At Apanlee, a few members survive the bolshevik/anarchist slaughter, only to find themselves in the depth of a killer famine that slowly converts into the Stalinist purges to force these independent, diligent farmers off their soil and into the collectives.
Through the vivid experiences of the Kansas branch of the family, the reader experiences the devastating Depression of the 1930s and the systematic destruction of the middle class in the wake of Roosevelt's New Deal.
Next come the dust storms of the thirties. No rain. No grain. No harvesting. Things go from bad to worse in Mennotown after Lizzy's death from dust pneumonia. Jan tries to save his farm. Labor unrest and union-instigated arson destroys his property and drive a good man slowly to despair, murder and suicide.
This volume ends with a dramatic farm auction, during which Jan's neighbors, prairie farmers all, send the city slicker "banksters" packing and rescue property and pride for Rarey, Jan's last son.
"Lebensraum! The Dream of Land and Peace" - Book III
In the depths of the Stalinist purges that empty out the German villages in the Ukraine for the gulags of Siberia, Dominik has taken over Apanlee as commissar in charge of Apanlee, converting it into a Soviet kolkhoz. He soon finds out he has no farming knowledge; he needs the vilified and hated Germans and their farming skills so as to unlock the deep secrets of nature.
Meanwhile, whole German villages are being sent into the ice and snow of Siberia to perish in the gulags. Two villages manage to flee in a daring escape; the rest are trapped in Stalinist Russia.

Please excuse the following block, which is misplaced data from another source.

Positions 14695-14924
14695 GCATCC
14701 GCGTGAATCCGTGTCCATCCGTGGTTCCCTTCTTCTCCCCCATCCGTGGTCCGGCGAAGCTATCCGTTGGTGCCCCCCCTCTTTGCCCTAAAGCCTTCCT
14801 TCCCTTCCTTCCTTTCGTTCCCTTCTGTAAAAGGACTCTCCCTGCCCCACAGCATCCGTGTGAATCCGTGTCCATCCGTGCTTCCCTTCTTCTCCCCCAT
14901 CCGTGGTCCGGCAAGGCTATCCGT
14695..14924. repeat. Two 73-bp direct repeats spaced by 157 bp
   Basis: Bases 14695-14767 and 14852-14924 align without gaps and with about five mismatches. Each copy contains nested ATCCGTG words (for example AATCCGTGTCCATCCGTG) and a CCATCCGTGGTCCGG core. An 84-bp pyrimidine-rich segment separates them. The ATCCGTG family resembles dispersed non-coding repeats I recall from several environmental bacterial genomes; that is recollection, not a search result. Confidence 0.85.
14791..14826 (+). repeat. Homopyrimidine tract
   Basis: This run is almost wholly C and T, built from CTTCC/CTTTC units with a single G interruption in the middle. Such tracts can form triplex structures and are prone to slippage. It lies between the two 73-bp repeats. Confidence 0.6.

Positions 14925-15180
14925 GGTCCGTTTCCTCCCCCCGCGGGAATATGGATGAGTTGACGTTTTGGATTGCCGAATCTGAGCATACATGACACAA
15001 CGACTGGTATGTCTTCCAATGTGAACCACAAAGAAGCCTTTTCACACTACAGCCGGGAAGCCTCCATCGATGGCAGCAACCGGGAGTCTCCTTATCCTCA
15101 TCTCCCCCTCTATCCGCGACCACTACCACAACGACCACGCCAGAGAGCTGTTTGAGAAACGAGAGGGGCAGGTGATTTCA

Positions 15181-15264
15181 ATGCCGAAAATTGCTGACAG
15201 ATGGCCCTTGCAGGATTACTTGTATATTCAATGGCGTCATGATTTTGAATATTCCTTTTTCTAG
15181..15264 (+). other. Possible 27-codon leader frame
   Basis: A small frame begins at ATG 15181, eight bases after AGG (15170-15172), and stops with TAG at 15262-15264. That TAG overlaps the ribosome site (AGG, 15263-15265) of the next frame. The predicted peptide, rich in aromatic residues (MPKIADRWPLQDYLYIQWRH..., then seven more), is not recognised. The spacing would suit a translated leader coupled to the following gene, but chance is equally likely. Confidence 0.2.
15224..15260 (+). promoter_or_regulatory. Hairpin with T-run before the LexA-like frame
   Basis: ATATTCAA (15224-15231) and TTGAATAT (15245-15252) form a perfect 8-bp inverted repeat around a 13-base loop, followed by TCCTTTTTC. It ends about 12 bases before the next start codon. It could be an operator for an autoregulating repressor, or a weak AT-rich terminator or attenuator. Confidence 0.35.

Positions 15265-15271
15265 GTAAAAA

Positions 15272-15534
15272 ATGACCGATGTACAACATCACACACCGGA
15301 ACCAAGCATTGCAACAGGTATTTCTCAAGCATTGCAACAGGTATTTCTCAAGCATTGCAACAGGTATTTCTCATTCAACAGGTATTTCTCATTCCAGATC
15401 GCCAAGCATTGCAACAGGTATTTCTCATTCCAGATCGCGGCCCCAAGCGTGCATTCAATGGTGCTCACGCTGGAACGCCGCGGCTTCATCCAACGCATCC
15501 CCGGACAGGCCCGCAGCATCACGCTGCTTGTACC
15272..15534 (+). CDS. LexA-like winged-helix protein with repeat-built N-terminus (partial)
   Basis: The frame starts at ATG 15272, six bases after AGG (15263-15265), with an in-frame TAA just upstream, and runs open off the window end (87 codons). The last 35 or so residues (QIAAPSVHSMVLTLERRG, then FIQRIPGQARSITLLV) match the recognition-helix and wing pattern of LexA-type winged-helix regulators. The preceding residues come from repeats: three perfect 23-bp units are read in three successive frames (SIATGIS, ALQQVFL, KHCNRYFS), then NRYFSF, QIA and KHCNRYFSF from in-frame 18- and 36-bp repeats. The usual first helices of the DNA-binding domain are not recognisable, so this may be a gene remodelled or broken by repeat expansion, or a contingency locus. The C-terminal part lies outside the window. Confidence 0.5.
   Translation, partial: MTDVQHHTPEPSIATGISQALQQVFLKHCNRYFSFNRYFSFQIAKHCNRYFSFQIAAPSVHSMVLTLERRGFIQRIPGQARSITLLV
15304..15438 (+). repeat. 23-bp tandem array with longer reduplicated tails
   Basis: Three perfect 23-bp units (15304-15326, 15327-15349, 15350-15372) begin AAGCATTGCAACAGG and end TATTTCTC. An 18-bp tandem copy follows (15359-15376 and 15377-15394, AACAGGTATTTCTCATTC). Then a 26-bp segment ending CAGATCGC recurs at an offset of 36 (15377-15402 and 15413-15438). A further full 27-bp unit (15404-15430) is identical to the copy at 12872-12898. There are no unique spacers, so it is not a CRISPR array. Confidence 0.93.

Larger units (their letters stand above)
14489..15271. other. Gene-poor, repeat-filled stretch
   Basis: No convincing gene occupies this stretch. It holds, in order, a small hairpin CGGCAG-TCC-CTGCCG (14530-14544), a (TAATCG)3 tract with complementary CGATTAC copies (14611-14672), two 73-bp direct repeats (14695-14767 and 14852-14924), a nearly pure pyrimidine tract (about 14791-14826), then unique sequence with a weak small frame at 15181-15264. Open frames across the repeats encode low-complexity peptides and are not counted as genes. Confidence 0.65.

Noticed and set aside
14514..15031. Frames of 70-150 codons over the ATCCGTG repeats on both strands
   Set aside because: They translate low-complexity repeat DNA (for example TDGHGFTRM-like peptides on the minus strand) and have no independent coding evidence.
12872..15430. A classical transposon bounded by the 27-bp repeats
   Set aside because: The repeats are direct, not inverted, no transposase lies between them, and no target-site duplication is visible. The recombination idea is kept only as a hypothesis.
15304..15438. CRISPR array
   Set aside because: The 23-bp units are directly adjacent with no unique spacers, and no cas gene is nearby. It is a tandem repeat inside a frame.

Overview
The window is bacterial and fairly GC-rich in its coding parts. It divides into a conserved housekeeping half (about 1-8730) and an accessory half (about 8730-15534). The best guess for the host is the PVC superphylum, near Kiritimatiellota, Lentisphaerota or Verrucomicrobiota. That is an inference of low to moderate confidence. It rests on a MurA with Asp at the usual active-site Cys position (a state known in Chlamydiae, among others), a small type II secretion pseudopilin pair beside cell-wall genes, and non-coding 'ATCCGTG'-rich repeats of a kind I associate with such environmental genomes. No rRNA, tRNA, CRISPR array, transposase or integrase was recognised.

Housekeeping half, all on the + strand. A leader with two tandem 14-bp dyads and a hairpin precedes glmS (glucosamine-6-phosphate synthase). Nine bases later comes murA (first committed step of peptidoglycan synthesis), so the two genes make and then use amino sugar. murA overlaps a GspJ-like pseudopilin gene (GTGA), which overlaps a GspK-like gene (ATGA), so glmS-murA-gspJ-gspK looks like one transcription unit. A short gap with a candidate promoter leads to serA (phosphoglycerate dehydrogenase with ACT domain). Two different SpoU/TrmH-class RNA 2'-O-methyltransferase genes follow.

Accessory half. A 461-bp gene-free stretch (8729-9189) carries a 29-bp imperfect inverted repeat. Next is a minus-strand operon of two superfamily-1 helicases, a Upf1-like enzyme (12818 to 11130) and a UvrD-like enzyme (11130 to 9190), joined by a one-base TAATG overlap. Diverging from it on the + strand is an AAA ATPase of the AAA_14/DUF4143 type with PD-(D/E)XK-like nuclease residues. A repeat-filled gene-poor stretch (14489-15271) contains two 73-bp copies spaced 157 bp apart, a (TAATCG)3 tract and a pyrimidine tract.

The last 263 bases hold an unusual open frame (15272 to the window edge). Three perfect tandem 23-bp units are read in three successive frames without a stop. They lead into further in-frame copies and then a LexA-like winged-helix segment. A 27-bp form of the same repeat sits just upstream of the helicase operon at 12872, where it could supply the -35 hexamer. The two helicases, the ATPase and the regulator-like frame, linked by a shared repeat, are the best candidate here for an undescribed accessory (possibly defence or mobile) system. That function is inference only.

Hitler comes to power in Germany, and he is seen by the desperate remants of Apanlee as their liberator and protector from Communist terror. Soon, Hitler's operation "Barbarossa" is in full swing, and in the fall of 1941, the German Wehrmacht reaches Apanlee and liberates the last, remaining Germans. Great jubilation! When Germany, soon afterwards, begins to lose the war, the remnants of the Apanlee clan decide to retreat with the Wehrmacht so as not to fall victims to Bolshevik revenge.
The folks in Mennotown have no idea about the real dimensions of political control and of their brethren's annihilation, since they depend on a manipulated media. They naively believe what the papers and radio broadcasts tell them. They send their sons to war to fight on Stalin's side.
The novel ends with the defeat of Hitler Germany and with a girl, barely a teenager, Erika, experiencing the Red Army take-over as Stalin's hordes rape, rob and murder their way into Berlin. Much of Book III is seen through Erika's idealistic and innocent young eyes.
This trilogy ends with a love letter that Jan's American grandson, Rarey, a US fighter pilot bombing Europe, writes to his young wife, Betty Lou, where he explains to her America's "good war" - never having realized it was, in fact, a fratricidal war where brother killed brother for alien interests.
The reader is left with the questions: Did that war benefit America? What was it really all about? Who gained? Who lost? Where lies the truth? How many lies have we been told? Why? And by whom?
"Lebensraum!" suggests that World War III that many now expect to come may have its roots in World War II, as World War II grew out of World War I.
On whose side will European-Americans stand if and when such a conflict breaks out? How much ethnic strength and will to survive is still left in America, the world's very last Bastion of Freedom?